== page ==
Feb 2, 2013 at 9:11 am #1298758
Ike JutkowitzBPL Member
@ikeLocale: Central Michigan
People worry about hiking alone in winter, but it’s the drive that’ll kill you. What should have been a six hour drive had stretched into a white-knuckled nine as I made my way north along slick-black roads through a Michigan ice storm and into an Ontario blizzard.
So it was that I found myself on the rugged Superior shoreline at Agawa Bay, preparing to hike the Coastal Trail. I had not been able to find much beta on the trail, other than this 2009 trip report by Steve Evans, and frequent allusions by others to the difficulties of the trail. Regardless, I had become enamored of the stark and desolate beauty of this region and was willing to make the effort to experience more.
“Caution. Slippery, steep, and rugged trail sections ahead!”
The woods were thick with snow and I would not see another human or even their footprints for the next 4 days.
I was disappointed once again to find a lack of shelf ice in this area. I had hoped for the additional security when traversing some of the steeper icy shoreline sections to come.
I had left my house at 2 am as I commonly do for the longer drives. It was now just after noon and I soon stopped on a flat topped rock overlooking the bay to enjoy my lunch. Today’s entrée was a spicy calabrese salame served with wedges of gorgonzola, English cheddar, and a cranberry Wensleydale.
As I continued on, clouds parted and I got a glorious view of the bay and surrounding hills.
Soon I was climbing out of Agawa Bay along forested cliffs. This pattern would repeat itself over and over: Scramble/hike the rocky coves, climbing into the woody headlands where the sloping terrain precluded safe passage along the shoreline. Each had their own challenges. The coves generally did not have sand beaches. Instead, there was a cobble of basketball- to volkswagon-sized rock that required hopping, scrambling, or crawling to get through. The solid covering of snow and ice made this an ankle-breakingly slow proposition. In contrast, the headlands often required climbing up or squeezing through stone formations and crevices, again hampered by snow and ice. These aerobic endeavors and the frequent need to probe for snow bridges again made for a cautious pace.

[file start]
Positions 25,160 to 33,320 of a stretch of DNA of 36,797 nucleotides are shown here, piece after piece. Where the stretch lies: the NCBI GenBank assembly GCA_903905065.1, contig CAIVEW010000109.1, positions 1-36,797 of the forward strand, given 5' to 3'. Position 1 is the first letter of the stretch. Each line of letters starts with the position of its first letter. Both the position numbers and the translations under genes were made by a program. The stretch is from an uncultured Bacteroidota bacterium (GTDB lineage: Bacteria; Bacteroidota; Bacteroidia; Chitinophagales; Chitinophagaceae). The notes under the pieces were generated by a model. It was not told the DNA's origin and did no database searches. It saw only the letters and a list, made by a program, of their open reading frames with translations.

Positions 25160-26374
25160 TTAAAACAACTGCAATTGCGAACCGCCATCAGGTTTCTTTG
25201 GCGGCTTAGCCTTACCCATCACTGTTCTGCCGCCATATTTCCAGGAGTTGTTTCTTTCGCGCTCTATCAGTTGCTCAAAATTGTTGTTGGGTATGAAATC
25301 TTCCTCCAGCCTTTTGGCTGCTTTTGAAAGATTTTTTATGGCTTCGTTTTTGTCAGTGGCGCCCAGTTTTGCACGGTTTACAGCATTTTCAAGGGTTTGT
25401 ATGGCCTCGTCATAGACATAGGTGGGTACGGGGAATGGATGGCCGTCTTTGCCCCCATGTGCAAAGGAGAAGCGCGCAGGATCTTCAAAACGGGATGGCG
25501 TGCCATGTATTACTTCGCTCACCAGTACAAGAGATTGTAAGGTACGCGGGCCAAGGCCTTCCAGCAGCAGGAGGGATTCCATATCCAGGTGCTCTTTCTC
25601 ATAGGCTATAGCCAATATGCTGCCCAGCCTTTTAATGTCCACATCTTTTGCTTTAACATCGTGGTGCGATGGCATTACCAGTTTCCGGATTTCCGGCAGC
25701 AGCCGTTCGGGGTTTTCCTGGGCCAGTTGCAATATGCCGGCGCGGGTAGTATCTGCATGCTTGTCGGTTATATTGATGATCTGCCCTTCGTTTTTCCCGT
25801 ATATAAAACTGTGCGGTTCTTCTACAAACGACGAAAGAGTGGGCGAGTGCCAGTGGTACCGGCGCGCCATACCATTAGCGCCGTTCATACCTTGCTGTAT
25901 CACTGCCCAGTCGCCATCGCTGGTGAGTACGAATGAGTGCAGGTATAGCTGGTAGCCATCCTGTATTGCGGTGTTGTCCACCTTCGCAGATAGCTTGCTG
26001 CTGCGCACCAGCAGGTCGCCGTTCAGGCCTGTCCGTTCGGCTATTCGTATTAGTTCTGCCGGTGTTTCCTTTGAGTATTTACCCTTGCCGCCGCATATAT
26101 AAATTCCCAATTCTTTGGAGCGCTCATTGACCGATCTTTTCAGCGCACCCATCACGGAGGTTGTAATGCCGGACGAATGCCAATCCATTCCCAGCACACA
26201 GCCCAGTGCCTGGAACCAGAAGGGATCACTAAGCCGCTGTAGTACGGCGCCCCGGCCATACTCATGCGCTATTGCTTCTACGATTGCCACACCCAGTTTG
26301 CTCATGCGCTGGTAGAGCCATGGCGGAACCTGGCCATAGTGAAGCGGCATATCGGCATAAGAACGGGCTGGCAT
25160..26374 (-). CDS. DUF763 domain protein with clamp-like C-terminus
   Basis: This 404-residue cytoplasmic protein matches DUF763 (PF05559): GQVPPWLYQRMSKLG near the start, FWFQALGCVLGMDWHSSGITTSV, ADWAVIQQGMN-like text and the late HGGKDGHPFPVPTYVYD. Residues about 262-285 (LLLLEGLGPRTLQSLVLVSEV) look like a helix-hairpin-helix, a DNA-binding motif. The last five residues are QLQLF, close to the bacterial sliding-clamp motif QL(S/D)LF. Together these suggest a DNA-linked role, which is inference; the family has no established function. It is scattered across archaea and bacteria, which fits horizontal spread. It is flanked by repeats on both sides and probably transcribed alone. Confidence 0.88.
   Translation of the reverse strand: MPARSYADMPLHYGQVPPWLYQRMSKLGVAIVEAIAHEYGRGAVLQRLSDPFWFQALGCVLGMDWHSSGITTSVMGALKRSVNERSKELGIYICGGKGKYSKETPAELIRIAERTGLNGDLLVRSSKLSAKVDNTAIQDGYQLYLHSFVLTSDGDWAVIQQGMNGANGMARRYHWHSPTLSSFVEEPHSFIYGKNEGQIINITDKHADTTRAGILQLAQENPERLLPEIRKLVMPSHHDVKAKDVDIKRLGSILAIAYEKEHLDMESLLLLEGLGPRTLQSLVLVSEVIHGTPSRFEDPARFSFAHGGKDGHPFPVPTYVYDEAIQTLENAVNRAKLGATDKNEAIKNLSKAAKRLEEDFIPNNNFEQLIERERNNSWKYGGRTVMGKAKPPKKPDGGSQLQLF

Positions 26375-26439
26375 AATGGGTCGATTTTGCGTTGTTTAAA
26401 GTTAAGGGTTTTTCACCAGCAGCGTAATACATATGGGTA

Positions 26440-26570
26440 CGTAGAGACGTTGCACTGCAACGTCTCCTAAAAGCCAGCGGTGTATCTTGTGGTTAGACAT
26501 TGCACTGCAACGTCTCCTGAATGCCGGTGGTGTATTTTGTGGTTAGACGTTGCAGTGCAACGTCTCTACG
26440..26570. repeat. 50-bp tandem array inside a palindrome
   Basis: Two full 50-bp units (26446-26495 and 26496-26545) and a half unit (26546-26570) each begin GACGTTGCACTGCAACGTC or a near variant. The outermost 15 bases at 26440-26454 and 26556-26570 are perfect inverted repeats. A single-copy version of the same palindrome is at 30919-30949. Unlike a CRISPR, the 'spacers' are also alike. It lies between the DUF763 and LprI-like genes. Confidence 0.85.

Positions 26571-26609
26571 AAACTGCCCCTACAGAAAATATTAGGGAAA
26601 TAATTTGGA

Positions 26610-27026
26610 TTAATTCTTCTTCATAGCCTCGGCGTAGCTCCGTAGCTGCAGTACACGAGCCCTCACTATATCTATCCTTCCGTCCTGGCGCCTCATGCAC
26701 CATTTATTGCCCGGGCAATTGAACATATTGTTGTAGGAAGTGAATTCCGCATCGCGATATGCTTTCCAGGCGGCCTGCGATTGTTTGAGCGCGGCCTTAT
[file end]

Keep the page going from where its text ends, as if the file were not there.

Climbing the headlands. Don’t let the serious expression fool you. This was serious fun
Ice formations on Lake Superior as seen from above
Islands off the coast by Agawa Rock
A submerged sea dragon slumbers in the gathering dusk
As darkness fell, I made my way down toward the next rocky cove. There I found a perfect campsite nested just within the treeline. Each cove typically had one or two such campsites and over the next days, I would often go out of my way to look at them, so welcoming they seemed.
Stopping to admire the view before gathering water for the night. A wide mouth bottle on a string made it easier to avoid a soaking from the waves or a fall through thin shelf ice.
As my dinner (an extra tomato-ey chicken pasta) rehydrated, I sipped on my beverage du jour, a little something I had not so cleverly named a “Superior Jack.” It was equal parts Jack Daniels and Lake Superior, served hot.